Welcome to my first public author journal. I’ve been doing these for my own eyes for about a year now and have found them invaluable in helping me to conquer my writing to-do list.
This method is pretty simple, and I’ve used it to tackle many non-writing tasks and projects with great success. I start with a review of the previous week—the goal(s), how I felt I did, what worked, what didn’t—then it’s into the goals for the upcoming week, and finally a quick assigning of tasks to days.
I think this works for me because I’ve got a set of goals to accomplish for the day/week. I love crossing things off my list, and with each completed task, I’m motivated to get the next done etc.
Review 22nd – 28th March 2021
My writing goals for last week were:
- Complete the second half of the basic outline for Amy and Kelvin’s story, Out in the Cold
- Read Working the Asset (DU#1) index card outline and make notes
- Get the first four pages of the worksheet done for DU#1 (The worksheet is a freebie from my favourite writing instructor, H. R. D’Costa. I’m using it to clarify the changes from readthrough notes)
How Do I Think It Went?
Ooft, I didn’t think I was going to complete everything on the list. The week started slow, and even though I was kind to myself by setting pretty small goals for the first half of the week (Tues and Weds are my days off from fiction writing), I struggled to meet them.
On Thursday, I forced myself to focus and upped my goals a bit. On Friday, I did a bit more than I’d aimed for and managed the same again on Saturday. And then, on Sunday, I went all out and met my fantasy version of what I could accomplish in a week: Complete the worksheet (18 pgs) for DU#1.
I’m ecstatic with how it all went, and I even learned a few things about setting up my tasks for a more productive week.
The reason I was kind to myself at the start of the week wasn’t all down to my days off. It was down to the fact that I knew DU#1 and its issues were looming. I know this for a fact because when my inner chimp—Neen—is scared of something, she’ll come up with anything to distract me for as long as possible. Think random cleaning, getting angry about politics (looking at you Scottish Twitter), or remember that script we wrote fifteen years ago.
Once I’d completed the basic outline for Out in the Cold, and I’d finally started reading the 30,000+ words of DU#1, I realised that although there are issues with the story, they weren’t anywhere close to the level Neen had blown them up to be.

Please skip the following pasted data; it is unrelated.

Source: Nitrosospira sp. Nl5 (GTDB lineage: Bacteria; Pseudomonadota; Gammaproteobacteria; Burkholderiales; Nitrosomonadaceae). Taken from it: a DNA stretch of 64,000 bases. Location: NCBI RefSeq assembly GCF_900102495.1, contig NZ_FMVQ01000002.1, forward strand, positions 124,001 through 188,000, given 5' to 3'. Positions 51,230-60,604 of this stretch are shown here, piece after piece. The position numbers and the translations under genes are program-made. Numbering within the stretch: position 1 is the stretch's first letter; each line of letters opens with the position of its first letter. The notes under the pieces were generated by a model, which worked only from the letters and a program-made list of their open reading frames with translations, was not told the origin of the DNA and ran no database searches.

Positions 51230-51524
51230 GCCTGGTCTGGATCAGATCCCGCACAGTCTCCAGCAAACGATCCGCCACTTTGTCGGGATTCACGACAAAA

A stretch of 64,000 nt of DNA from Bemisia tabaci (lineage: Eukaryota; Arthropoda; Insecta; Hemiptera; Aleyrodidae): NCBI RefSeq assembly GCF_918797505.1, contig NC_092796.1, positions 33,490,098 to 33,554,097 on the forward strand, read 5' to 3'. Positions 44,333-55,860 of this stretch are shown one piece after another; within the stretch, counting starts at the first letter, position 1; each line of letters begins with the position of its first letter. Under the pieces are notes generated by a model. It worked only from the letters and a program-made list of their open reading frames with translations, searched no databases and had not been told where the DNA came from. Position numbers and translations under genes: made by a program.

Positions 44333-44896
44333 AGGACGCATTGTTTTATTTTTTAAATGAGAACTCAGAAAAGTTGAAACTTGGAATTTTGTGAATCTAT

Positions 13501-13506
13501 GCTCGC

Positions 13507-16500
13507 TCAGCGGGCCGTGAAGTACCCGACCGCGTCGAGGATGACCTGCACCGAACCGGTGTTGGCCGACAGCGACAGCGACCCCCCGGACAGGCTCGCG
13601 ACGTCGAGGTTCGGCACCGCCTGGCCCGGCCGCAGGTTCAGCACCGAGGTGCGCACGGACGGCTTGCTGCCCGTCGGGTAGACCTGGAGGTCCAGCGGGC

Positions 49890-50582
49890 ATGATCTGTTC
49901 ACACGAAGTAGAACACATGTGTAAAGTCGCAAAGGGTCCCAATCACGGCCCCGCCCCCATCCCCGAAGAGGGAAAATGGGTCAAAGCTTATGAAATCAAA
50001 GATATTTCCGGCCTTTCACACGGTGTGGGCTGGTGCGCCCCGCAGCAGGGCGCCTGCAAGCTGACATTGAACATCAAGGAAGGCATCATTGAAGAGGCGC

I took a deep breath, checked my entertainment journal* for when I was last working on the story, and put on some Ludovico Einaudi. I sat down with an old honey jar filled with chamomile and rhubarb and custard tea, and I got to work.
*An entertainment journal is H. R. D’Costa’s creation. It’s a catalogue of movies, TV shows, books, and music you consume as you write a specific story. It’s a way of tapping back into the work after a break, and it can also help you narrow down the culprit if you discover any tone tampering in the work. FYI: tone tampering is where you find that your super-serious historical story suddenly has jokes that are more fitting for Another Period.
This Week’s Goals
- Complete Story Structure Organiser pages 5 – 28
I’d love to blast through the whole workbook in a week, but that isn’t even close to being a realistic goal. Getting to page 28 done will be tough; there’s a lot of work in those pages, but I plan to use what I learned from last week (slow build-up) to keep Neen from getting distraction-y.
|Tuesday||Day off/blog post (the one you’re reading right now)|
|Wednesday||Day off/blog post for craft site (braithwaitecrafts.com)|
|Friday||Pages 12 – 16|
|Saturday||Pages 17 – 21|
|Sunday||Pages 22 – 28|
How do you get your to-do list done? Does this method work for you, or does it make you not even want to start? Leave your hints, tips, and thoughts in the comments.
Well, it’s time for me to sign off; it is my day off 🥳. We’ve got The Man in the Iron Mask set up and some snacks waiting. Thanks for stopping by, and take care.